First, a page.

Deposition Mistakes In Worker’s Compensation Cases

Deposition Mistakes In Worker’s Compensation Cases

Being injured at work generally means filing a workers’ compensation claim. State law requires most employers to provide workers’ compensation insurance coverage for their employees. 

Workers’ compensation is a no-fault system that provides injured workers with medical care for their work injuries at no cost to the employee. Additionally, an injured employee can receive wage benefits if their work-related injury prevents them from working. The workers’ comp benefits you receive depend on your injuries and the facts of your case.

Even though receiving workers’ compensation benefits should be straightforward, some workers are denied benefits. A Philadelphia workers’ compensation lawyer can help you appeal a workers’ comp denial to help you get the benefits you deserve.

You might be required to give a deposition during the workers’ compensation case. Knowing more about a workers’ comp deposition and the common errors people make during a deposition can help you avoid mistakes.

What Is a Workers’ Compensation Deposition in a Philadelphia Workers’ Comp Case?

Depositions are testimony provided outside of court. A court reporter takes the testimony after you are placed under oath. Therefore, your testimony at a deposition could be used to impeach you in court if you change your testimony.

The workers’ compensation insurance company might schedule a workers’ comp deposition seeking information about the following:

  • Your medical history, education, and job history
  • The circumstances and factors that lead to your workplace injury
  • More information about your medical treatment 
  • Details about your recovery
  • Prior accidents, injuries, and illnesses
  • More information about the symptoms and restrictions you reported to your doctors
  • How your injury prevents you from performing the specific duties associated with your job

If your workers’ comp claim is disputed, you will likely be required to attend a deposition and testify under oath. Knowing the common mistakes people make at workers’ compensation depositions could help you avoid making the same errors yourself.

Common Deposition Mistakes in a Philadelphia Workers’ Comp Case

Many people are nervous about appearing and testifying at a deposition. However, the unknown is usually worse than what takes place. Try to stay calm and focus on the questions and your answers. 

The opposing attorney asks you a series of questions. You must answer the questions. Your attorney cannot give you legal advice or tell you how to answer the questions.

Mistakes people make during their workers’ comp deposition include:

Failing to Tell the Truth

You are under oath at a workers’ compensation deposition. Therefore, you are required to tell the truth. 

If you lie during the deposition, you could be impeached in court. Furthermore, jurors are less likely to believe other parts of your testimony if you lie about something.

Answering Questions That Were Not Asked

Do not provide more information than the attorneys ask for during the deposition. In other words, answer the question truthfully and stop talking. Avoid the urge to ramble and add information to your answer that was not requested.

Be cautious of open-ended questions that encourage you to expand your answer. The attorney might be “fishing” for information they do not know yet.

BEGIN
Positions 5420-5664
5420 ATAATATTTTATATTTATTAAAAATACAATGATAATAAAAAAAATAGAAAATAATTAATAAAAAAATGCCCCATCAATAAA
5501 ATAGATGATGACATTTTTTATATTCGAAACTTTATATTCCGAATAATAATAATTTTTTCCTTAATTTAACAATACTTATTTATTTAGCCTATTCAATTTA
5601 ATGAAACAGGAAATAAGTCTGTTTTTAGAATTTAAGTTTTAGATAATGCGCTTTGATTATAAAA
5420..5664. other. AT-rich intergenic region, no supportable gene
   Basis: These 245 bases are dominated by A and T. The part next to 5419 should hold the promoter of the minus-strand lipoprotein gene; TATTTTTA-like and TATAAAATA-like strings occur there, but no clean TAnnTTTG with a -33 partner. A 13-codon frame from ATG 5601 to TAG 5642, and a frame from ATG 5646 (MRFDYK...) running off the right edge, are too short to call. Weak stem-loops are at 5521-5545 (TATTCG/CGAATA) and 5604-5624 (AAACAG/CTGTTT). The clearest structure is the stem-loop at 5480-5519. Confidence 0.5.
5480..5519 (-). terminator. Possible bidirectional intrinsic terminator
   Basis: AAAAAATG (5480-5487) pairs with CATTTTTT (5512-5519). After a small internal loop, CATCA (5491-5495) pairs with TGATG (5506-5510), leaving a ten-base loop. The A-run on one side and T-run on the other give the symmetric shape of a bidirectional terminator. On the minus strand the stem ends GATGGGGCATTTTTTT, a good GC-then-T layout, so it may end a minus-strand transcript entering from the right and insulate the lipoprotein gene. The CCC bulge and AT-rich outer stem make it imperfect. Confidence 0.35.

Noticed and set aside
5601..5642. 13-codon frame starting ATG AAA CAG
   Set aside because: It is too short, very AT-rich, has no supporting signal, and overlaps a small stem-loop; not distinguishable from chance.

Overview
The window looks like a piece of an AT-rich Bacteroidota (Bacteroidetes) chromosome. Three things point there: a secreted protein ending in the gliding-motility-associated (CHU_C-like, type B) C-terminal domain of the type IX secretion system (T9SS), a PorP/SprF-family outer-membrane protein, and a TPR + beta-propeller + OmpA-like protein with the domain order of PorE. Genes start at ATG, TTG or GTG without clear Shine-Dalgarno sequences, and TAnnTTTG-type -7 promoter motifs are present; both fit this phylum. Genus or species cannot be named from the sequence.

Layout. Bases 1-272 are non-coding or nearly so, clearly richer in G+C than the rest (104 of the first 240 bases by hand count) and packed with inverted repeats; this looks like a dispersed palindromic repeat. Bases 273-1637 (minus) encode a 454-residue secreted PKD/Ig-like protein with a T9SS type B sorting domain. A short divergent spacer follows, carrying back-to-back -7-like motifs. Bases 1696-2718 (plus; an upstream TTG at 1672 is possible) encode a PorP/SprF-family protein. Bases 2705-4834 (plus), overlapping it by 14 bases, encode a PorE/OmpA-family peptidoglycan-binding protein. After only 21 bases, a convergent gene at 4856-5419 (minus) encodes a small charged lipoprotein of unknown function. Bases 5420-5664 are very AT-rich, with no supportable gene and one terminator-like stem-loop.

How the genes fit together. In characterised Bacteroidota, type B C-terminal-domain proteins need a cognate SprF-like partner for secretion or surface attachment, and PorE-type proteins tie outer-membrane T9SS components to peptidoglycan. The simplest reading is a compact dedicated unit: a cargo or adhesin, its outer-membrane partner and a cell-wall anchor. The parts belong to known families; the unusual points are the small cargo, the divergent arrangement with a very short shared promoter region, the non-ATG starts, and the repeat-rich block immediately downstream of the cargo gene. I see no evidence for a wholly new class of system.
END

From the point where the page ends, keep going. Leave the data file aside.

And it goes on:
Guessing or Estimating Information 

Never guess or estimate when answering deposition questions unless your attorney says it is okay. If you do not know the exact answer to a question, it is better to say that you do not know. Guessing or estimating facts could be interpreted as lying if you are incorrect. 

Using Absolutes if They Do Not Apply

It is best to avoid using absolutes, such as never, always, under no circumstances, and absolutely. Absolutes are rare. Most situations have exceptions. Instead, you could say “most of the time” or “usually” if you must quantify a response. 

Responding to Questions You Do Not Understand

You should never respond to a question unless you understand precisely what the attorney is asking for in the response. Instead, ask the attorney to clarify the question or ask the question differently. 

Exaggerating Your Injuries, Symptoms, or Limitations

Doctors know when you are exaggerating your symptoms and limitations after an injury. If you attempt to make your injury sound worse during a deposition, the insurance company might request an independent medical examination (IME). 

A medical examiner performs an IME to verify your injuries and impairments. The IME might contradict your testimony if you exaggerated your injuries during the workers’ comp deposition. If so, you could appear untrustworthy, causing people to believe you are faking your work injury. 

Not Hiring a Philadelphia Workers’ Compensation Lawyer Before a Workers’ Comp Deposition

If you do not have a lawyer and are scheduled to appear at a workers’ comp deposition, you should talk to a Philadelphia workers’ comp attorney immediately. Having legal counsel before and during the deposition protects your rights.

Your attorney prepares you for the deposition. They tell you what to expect at a deposition and the types of questions the workers’ comp insurance attorney might ask.

If you do not receive workers’ comp benefits after a workplace accident, you can benefit from talking with a Pennsylvania workers’ compensation lawyer during a free consultation.

Contact Our Workers’ Compensation Law Firm in Philadelphia Today To Get Help With Your Case

To learn more and get the help you deserve, call Zavodnick & Lasky Personal Injury Lawyers at (215) 875-7030 or contact us online.
You can also visit our law firm at 123 S Broad St #1220, Philadelphia, PA 19109.